Monday, April 11, 2016

I'm Baaaack and We Go To Sequoia


"Spring has sprung. The grass is riz. I wonder where the flowers is?" - Margie Engelbrecht Benoit (my mom)

Here at our new place one need only look out the back door and you know instantly where the flowers "iz". They're everywhere!  You give Nature enough water and she takes advantage of it. As a matter of fact I'm pretty impressed with Ma Nature. Her seeds lie dormant for years. You'd think they'll never come back and then... they do! The Earth will endure.
We had a rainstorm last night. I thought we were through with rain. We have flooding. The back part of the acreage is a lake but I don't care. Drought is no picnic.
We're settling in to our new place. I can't decide what to call it. It's too small to be a ranch and not big enough to be a farm. It's an acreage for sure. It will be a homestead for sure. There's time. Maybe I can get some suggestions from you fine people?
Tonight I steamed broccoli, sauteed asparagus with green garlic and to top it off I baked baby yams in their jackets. Yes, this time of year is bliss.

On other fronts we got our weed patch under control. Marty now regrets deeply that he sold his ancient tractor last year. We could have used it to disc the garden area. He hates renting equipment so he's scouring the ads for a new used tractor. They're really high around here. It's a big farming community and small tractors are super useful in the vineyards and orchards. California Central Valley. Truck farming capital of America.

I told him I wanted to make sure we disked the weeds into the dirt to add organic matter. I did a quick test for composition. Looks like what I suspected is true. Sandy loam clay or maybe just sandy loam. The clay layer is just barely discernable this morning.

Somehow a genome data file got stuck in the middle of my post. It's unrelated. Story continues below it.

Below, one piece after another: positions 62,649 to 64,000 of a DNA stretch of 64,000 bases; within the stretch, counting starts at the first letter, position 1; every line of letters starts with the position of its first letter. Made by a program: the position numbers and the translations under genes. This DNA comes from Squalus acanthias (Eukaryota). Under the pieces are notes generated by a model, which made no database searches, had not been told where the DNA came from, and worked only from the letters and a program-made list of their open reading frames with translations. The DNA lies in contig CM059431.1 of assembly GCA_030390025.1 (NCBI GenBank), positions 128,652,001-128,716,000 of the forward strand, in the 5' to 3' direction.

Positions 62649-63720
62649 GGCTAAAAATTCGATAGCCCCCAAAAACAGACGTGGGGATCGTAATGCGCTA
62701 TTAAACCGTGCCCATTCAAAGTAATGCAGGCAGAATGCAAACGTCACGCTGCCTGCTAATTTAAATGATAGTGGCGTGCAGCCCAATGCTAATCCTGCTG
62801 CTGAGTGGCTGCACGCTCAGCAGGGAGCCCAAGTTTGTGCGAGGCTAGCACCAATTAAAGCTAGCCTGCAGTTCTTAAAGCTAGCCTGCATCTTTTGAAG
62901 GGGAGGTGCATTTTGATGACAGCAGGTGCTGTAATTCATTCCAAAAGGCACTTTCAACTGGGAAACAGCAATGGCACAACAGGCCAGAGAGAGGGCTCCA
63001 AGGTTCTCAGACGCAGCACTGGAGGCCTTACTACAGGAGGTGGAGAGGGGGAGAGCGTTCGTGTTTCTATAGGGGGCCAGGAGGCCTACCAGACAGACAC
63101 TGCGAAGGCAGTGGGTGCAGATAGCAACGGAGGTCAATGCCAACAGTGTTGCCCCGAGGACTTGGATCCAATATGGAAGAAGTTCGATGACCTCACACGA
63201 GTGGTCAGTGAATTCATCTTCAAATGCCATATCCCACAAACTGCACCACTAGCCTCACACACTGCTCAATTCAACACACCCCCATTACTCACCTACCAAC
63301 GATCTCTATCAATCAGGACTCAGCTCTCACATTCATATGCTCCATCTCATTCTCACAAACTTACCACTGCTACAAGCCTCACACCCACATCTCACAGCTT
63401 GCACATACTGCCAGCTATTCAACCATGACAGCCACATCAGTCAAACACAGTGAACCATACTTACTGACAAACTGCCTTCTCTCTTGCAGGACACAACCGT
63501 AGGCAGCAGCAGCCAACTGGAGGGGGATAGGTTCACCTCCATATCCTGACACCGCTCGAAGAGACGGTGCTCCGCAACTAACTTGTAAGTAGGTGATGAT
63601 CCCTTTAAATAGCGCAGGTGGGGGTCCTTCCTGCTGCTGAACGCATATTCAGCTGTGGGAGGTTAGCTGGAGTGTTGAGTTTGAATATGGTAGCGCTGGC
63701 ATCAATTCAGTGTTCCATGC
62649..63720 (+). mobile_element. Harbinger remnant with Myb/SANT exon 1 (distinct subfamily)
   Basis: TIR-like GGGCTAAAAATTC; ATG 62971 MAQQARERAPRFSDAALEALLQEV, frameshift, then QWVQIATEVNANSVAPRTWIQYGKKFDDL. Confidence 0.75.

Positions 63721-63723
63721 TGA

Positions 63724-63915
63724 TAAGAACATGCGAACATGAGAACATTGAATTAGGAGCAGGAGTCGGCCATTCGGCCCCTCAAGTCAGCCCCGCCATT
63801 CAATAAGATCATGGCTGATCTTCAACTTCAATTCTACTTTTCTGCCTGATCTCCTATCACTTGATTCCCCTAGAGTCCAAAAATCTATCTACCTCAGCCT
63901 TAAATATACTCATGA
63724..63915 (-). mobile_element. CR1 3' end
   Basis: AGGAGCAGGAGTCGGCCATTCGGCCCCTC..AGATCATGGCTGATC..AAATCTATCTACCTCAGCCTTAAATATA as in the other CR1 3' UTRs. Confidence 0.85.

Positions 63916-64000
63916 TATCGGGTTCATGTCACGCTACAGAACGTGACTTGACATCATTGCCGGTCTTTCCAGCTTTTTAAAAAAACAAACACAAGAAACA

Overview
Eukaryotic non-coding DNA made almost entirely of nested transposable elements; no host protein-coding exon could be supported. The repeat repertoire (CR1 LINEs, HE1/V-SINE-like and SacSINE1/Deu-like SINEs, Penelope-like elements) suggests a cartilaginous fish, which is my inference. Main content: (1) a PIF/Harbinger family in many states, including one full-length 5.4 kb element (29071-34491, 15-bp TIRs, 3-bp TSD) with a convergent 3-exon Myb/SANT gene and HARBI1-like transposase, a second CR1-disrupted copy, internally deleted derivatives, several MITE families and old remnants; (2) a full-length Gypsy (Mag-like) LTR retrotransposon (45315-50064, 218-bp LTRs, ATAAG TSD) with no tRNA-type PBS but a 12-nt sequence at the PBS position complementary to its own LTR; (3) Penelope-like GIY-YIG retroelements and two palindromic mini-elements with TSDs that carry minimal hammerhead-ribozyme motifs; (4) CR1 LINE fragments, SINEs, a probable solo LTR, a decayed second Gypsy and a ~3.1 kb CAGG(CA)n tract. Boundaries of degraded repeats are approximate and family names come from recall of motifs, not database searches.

The bottom is the sand, the next is the silt, the tiny top layer is clay. No, not that huge layer. Look really close. The real clay is a teeny tiny layer.
I'll need to incorporate compost, manures, bio-char, and old mulch to enhance it. This, by the way, is a dream come true after enduring 4 years of heavy clay soil. I mean really heavy. Heavy as lead it seemed. I stuck the gardening fork in yesterday and I don't need to yell for help. I can turn it myself. Today I planted potatoes from the store that had sprouted. Bliss.
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Then because all work and no play makes us a dull boy we decided to hit the road for Giant Sequoia National Monument.

On the way up we see drought stressed trees that were killed by bark beetles.
I can't stand next to the tree which would give you a very clear idea how gigantic it is. People larking about on the root system is a very bad idea.

When people first heard about the big trees in the 1800s they thought is was a joke.

On the way back we encounter beautiful rain clouds.


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